THE state government said this week's proposed changes to the North Stradbroke Island Sustainability Act do not breach native title agreements with the indigenous Quandamooka People.
The amendments, put to Parliament this week by Mines Minister Andrew Cripps, allow sand mining on the island after 2019 to 2035.
Mr Cripps said the amendments did not require the government to alter the Indigenous Land Use Agreements with the Quandamooka People and said the mining leases to be extended were not in national parks.
He said the legislation was to protect jobs and help the island switch from a sand mining-based economy to other industries and it was too early to phase out sand mining in 2019 as there was no alternative economic activity.
Quandamooka Yulluburrabee Aboriginal Corporation chief executive Cameron Costello, who said he was not consulted before the amendment was put to parliament, contested Mr Cripps’ claim the land use agreements did not have to be altered.
“We don’t believe that is true and the only way people can continue to use our land is by amending the land use agreements,” Mr Costello said.
“The government cannot extend the mine leases without consulting us or without breaching the land use agreements so we are consulting our lawyers.”
Straddie miner Sibelco welcomed the move and said it gave its operations certainty and the island time to build other industries.
Sibelco’s Paul Smith said the land use agreements did not have to be altered because the leases being extended were outside the land use agreements.
“Sibelco continues to be a good neighbour and we have worked hard to ensure our operations are in accordance with the Native Title rights of the Quandamooka people,” Mr Smith said.
“By continuing the life of sand mining, we are also ensuring the continuity of job security for a large number of indigenous and non-indigenous families on NSI and the continuation of our support for the Island community.”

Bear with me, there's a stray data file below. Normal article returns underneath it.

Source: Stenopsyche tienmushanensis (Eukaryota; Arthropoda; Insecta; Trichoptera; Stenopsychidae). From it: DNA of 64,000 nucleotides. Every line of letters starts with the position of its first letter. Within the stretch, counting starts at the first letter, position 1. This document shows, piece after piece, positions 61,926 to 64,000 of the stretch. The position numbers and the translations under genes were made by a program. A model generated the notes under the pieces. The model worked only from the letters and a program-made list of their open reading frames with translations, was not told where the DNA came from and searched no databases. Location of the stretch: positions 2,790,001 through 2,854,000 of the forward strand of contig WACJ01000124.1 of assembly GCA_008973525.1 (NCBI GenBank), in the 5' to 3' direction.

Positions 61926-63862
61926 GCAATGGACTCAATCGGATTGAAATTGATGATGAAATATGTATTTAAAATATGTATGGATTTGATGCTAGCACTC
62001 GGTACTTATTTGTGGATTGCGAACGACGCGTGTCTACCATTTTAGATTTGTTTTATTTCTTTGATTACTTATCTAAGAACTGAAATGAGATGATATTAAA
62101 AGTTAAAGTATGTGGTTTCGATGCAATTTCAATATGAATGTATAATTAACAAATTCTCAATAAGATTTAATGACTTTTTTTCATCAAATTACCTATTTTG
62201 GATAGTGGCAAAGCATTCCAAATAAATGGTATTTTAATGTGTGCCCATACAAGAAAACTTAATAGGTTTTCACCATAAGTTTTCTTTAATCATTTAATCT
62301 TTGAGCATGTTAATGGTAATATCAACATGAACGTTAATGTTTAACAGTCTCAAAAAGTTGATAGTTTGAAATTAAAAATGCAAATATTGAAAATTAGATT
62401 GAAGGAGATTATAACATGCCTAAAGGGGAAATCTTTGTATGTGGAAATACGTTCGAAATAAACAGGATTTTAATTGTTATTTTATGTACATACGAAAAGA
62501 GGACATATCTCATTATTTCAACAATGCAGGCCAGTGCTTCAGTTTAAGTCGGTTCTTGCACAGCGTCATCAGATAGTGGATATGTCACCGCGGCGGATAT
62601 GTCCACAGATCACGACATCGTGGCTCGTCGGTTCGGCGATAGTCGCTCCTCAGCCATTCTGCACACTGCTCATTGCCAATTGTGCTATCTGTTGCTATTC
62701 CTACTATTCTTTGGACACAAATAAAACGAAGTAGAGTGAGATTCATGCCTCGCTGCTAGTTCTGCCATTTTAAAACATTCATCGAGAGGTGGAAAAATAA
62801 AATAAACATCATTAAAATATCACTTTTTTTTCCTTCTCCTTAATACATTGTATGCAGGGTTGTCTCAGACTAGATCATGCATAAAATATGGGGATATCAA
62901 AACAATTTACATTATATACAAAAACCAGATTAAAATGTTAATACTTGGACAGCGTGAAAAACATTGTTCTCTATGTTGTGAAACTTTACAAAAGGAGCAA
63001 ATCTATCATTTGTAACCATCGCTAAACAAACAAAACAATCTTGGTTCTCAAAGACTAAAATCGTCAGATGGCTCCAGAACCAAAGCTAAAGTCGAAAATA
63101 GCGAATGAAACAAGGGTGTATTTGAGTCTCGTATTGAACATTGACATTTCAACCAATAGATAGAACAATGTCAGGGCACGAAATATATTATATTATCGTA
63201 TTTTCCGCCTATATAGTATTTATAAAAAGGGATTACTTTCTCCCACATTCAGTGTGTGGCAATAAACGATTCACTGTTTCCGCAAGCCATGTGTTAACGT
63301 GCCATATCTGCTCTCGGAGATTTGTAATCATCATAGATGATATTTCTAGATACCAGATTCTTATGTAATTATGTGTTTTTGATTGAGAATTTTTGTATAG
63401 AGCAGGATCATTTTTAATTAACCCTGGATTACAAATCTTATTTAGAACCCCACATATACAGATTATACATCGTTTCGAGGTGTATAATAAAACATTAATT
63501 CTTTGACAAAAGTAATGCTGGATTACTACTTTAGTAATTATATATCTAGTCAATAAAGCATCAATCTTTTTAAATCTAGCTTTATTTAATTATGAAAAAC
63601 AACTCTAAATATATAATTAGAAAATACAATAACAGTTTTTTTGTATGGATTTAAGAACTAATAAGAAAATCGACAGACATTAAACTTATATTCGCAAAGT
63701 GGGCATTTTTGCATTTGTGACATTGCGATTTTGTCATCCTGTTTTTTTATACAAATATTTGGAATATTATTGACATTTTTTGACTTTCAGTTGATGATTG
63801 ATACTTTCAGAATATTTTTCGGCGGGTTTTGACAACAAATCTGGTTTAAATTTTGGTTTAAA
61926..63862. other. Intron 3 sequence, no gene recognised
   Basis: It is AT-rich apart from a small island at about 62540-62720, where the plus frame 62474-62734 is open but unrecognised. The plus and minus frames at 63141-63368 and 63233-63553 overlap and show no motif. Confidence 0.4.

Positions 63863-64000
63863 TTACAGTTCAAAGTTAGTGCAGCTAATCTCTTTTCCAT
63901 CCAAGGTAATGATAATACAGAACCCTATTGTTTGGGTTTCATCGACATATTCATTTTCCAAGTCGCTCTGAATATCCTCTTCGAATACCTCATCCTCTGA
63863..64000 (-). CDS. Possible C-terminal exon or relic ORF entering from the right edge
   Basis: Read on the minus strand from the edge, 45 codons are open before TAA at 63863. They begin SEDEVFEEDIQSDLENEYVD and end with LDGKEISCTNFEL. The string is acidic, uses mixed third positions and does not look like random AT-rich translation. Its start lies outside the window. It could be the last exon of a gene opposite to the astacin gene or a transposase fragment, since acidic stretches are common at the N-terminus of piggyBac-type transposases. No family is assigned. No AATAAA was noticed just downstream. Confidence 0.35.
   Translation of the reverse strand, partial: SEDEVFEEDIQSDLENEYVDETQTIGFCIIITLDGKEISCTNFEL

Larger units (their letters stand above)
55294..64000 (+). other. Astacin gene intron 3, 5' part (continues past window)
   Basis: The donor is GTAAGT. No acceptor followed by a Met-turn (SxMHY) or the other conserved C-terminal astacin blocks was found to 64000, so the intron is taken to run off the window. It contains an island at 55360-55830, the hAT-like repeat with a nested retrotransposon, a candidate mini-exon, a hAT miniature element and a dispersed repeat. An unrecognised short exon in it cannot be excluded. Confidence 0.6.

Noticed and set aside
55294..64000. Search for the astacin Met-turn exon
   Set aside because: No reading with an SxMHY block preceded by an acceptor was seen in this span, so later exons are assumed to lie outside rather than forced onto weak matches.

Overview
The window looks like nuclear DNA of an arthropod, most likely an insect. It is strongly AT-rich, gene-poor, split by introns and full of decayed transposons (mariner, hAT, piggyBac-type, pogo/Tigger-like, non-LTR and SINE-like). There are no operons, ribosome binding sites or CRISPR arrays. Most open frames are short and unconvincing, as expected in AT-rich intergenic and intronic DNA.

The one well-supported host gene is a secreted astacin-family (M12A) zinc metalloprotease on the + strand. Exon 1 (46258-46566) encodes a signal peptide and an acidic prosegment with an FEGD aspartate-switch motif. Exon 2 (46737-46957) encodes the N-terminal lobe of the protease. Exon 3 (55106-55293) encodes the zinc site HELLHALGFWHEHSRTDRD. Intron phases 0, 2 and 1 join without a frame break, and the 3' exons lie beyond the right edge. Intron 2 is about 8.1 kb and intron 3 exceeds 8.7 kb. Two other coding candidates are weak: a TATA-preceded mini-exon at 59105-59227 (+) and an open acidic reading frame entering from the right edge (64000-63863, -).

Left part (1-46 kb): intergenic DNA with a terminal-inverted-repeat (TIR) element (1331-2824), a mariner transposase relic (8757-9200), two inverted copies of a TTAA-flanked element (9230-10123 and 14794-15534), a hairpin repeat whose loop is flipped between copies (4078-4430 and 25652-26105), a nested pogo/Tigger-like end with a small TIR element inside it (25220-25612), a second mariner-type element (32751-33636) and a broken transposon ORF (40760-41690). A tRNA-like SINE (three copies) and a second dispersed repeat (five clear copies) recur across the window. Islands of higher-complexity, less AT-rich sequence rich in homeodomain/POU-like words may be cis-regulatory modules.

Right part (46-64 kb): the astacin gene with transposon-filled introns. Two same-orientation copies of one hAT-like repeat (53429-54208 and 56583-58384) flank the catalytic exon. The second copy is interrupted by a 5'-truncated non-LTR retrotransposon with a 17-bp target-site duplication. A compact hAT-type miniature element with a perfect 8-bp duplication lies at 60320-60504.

Cleveland MP Mark Robinson said the last election, where he won the three major booths on the island, gave the LNP government a mandate to continue mining on Straddie.
“It is estimated Sibelco Australia Limited injects close to $130 million annually into the Queensland economy and the mining industry employs around 14 per cent of the island’s total workforce,” Mr Robinson said.
“This critical employment and economic investment in North Stradbroke Island would have been lost had the former Labor administration’s green-driven agenda been allowed to continue.
“It will take time to develop the private sector interest and investment to encourage the development of nature-based recreation, tourism and education on the Island and I’m certain residents will be relieved to have a more sensible, well-planned end to sand mining under the Newman Government.”
But the Australian Conservation Foundation claimed the Enterprise mine did not have federal approval under the Environment Protection and Biodiversity Conservation Act and extending the mine’s life was detrimental to the environment and disrespectful of native title.
The foundation’s Jess Abrahams said the leases should not be extending while the federal Environment Department was investigating approval for the mine under the Act.
“Minister Cripps also claims mining will not impact the Quandamooka people’s Indigenous Land Use Agreement, but any extension of mining leases requires a further suppression of the Quandamooka people’s native title rights and interests,” Mr Abrahams said.
“The Quandamooka people must be properly consulted and given the opportunity to give or withhold their consent before this occurs,” he said.